From James Webb to Artemis 1: NASA chief hails epic successes of 2022

A view of Earth from NASA's Artemis 1 Orion spacecraft as it approached splashdown time on Dec. 11, 2022.
A view of Earth from NASA's Artemis 1 Orion spacecraft as it approached splashdown time on Dec. 11, 2022. (Image credit: NASA)

NASA will look back on 2022 very fondly indeed.

The space agency had a lot to celebrate this year, from the deployment and operation of the $10 billion James Webb Space Telescope (JWST) to the end-to-end success of the pioneering Artemis 1 moon mission.

"2022 will go down as one of the most accomplished years in all of NASA history," NASA Administrator Bill Nelson told agency employees during a town hall meeting on Tuesday (Dec. 13).

Related: James Webb Space Telescope's 1st photos (gallery)

Nelson cited JWST as one of his chief examples. The huge observatory launched on Dec. 25, 2021, then spent a month traveling to its final destination, a gravitationally stable spot nearly 1 million miles (1.6 million kilometers) from Earth.

JWST aced its frighteningly complex deployment sequence, which featured nearly 350 single points of failure — individual steps that would scuttle the entire mission if they were not completed successfully. JWST's testing and checkout phase also went well, and the infrared telescope began observing the heavens in July.

The first few months of science have been eye-opening and eye-watering; JWST has already peered at some of the universe's most distant galaxies, for example, and characterized the atmosphere of a nearby alien planet.

"Earlier this year, the James Webb Space Telescope kicked off a new era of astronomy," Nelson said. "Every image is a new discovery. It deepens our understanding of the universe, just how big it is, and our place in it."

Nelson also mentioned the agency's Double Asteroid Redirection Test (DART) mission, which slammed a spacecraft into an asteroid moonlet called Dimorphos in late September. 

The collision significantly changed Dimorphos' orbit around its parent body, a larger space rock called Didymos, helping researchers better understand the "kinetic impactor" method of asteroid deflection.

The DART impact was "a watershed moment for planetary defense," Nelson said. "It was a smashing success, literally and figuratively."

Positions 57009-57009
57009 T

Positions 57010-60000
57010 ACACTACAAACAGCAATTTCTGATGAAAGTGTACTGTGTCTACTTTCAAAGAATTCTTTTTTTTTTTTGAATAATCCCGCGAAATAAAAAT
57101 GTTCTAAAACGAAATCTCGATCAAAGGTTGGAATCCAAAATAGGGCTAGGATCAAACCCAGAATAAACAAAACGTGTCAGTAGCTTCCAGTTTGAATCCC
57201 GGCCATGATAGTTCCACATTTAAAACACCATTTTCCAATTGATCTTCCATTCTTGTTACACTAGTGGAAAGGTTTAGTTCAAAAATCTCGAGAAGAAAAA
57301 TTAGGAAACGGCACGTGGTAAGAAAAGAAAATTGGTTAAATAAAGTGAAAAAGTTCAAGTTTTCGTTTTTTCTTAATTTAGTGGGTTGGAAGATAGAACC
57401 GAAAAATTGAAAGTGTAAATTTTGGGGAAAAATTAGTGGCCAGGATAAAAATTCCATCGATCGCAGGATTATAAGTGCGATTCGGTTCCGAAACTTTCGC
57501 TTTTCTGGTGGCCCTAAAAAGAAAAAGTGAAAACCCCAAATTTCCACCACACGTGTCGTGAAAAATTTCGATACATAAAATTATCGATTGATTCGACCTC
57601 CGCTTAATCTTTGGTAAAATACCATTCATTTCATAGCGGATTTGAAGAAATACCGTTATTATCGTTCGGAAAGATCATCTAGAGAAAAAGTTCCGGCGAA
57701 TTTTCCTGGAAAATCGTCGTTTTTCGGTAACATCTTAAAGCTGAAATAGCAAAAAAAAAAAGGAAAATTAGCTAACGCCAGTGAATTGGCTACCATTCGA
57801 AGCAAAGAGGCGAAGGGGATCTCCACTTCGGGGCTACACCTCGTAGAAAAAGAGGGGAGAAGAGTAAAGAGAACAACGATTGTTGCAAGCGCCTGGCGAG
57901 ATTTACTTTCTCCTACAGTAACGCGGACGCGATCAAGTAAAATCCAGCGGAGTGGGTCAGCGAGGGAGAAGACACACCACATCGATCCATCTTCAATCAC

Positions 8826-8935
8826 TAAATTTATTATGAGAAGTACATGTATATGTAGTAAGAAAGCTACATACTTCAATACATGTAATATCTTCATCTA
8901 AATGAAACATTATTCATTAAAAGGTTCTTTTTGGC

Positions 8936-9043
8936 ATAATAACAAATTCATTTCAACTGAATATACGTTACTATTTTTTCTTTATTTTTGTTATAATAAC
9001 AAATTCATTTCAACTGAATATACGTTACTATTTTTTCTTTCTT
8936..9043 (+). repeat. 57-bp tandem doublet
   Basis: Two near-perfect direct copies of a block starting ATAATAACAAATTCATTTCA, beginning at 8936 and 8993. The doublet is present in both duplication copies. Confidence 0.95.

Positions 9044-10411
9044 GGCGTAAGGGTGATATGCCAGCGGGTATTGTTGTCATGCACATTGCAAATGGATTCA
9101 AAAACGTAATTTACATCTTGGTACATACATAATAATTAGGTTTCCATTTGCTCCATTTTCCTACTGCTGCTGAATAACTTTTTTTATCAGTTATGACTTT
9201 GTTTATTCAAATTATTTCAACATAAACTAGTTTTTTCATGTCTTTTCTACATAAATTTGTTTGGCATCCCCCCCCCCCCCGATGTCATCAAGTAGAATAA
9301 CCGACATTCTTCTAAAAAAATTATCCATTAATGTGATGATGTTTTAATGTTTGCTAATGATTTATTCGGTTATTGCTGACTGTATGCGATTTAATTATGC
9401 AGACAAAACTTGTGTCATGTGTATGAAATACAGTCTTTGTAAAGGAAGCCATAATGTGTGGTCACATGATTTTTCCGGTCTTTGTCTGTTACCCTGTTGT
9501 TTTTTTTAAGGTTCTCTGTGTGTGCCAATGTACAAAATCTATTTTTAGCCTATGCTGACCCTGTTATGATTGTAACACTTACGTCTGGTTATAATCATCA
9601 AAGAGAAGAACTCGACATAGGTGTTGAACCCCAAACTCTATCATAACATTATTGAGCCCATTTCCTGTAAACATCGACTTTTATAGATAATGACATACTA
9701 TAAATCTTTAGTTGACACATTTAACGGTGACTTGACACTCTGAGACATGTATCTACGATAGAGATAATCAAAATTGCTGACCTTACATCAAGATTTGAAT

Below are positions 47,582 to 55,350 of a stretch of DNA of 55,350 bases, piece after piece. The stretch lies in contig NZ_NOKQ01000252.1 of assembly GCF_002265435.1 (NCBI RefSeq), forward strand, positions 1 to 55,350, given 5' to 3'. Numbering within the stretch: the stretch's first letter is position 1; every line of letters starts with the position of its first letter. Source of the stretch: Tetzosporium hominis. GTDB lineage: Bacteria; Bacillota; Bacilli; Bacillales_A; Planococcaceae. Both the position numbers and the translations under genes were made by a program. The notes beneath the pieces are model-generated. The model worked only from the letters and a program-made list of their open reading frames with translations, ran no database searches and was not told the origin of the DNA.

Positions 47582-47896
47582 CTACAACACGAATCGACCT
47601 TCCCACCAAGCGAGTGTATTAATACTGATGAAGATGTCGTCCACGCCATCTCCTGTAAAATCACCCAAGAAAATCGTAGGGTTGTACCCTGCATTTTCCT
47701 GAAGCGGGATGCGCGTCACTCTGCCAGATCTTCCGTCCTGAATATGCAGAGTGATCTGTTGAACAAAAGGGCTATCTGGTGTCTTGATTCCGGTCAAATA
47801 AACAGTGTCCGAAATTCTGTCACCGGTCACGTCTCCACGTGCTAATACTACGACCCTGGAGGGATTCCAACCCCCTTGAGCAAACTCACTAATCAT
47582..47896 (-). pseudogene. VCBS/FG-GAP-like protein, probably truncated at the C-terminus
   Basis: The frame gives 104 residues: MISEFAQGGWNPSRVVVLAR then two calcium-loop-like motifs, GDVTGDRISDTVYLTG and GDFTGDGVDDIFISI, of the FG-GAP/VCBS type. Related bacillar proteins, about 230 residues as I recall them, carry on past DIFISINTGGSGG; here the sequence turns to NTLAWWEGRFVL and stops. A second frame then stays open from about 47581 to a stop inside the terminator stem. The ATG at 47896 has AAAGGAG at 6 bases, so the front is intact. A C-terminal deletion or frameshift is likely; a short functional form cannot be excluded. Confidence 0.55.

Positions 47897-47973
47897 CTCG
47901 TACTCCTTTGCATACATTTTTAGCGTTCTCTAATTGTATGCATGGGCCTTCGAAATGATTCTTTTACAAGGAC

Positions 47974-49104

Nelson also hailed the landmark Artemis 1 mission, which sent an uncrewed Orion capsule to lunar orbit and back.

Artemis 1, the first-ever mission for NASA's huge Space Launch System rocket and the second for Orion, lifted off on Nov. 16. It wrapped up when Orion splashed down in the Pacific Ocean about 100 miles (160 kilometers) off Baja California on Sunday (Dec. 11) — 50 years to the day that the final Apollo mission, Apollo 17, touched down on the lunar surface.

NASA can now begin gearing up for Artemis 2, which is scheduled to send four astronauts around the moon in 2024. If all goes well with that flight, Artemis 3 will put boots down near the lunar south pole in 2025 or 2026.

Preparations for these and other Artemis flights will continue throughout 2023; NASA already has hardware in progress to last through the Artemis 5 mission, agency officials have said. 

And there's more to look forward to next year as well, such as the return to Earth of asteroid samples collected in deep space by NASA's OSIRIS-REx probe. That material will touch down in the Utah desert next September, if all goes according to plan.

"I'm looking forward to every day in 2023," Nelson said.

Mike Wall is the author of "Out There (opens in new tab)" (Grand Central Publishing, 2018; illustrated by Karl Tate), a book about the search for alien life. Follow him on Twitter @michaeldwall (opens in new tab). Follow us on Twitter @Spacedotcom (opens in new tab) or on Facebook (opens in new tab).  

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Mike Wall
Senior Space Writer

Michael Wall is a Senior Space Writer with Space.com (opens in new tab) and joined the team in 2010. He primarily covers exoplanets, spaceflight and military space, but has been known to dabble in the space art beat. His book about the search for alien life, "Out There," was published on Nov. 13, 2018. Before becoming a science writer, Michael worked as a herpetologist and wildlife biologist. He has a Ph.D. in evolutionary biology from the University of Sydney, Australia, a bachelor's degree from the University of Arizona, and a graduate certificate in science writing from the University of California, Santa Cruz. To find out what his latest project is, you can follow Michael on Twitter.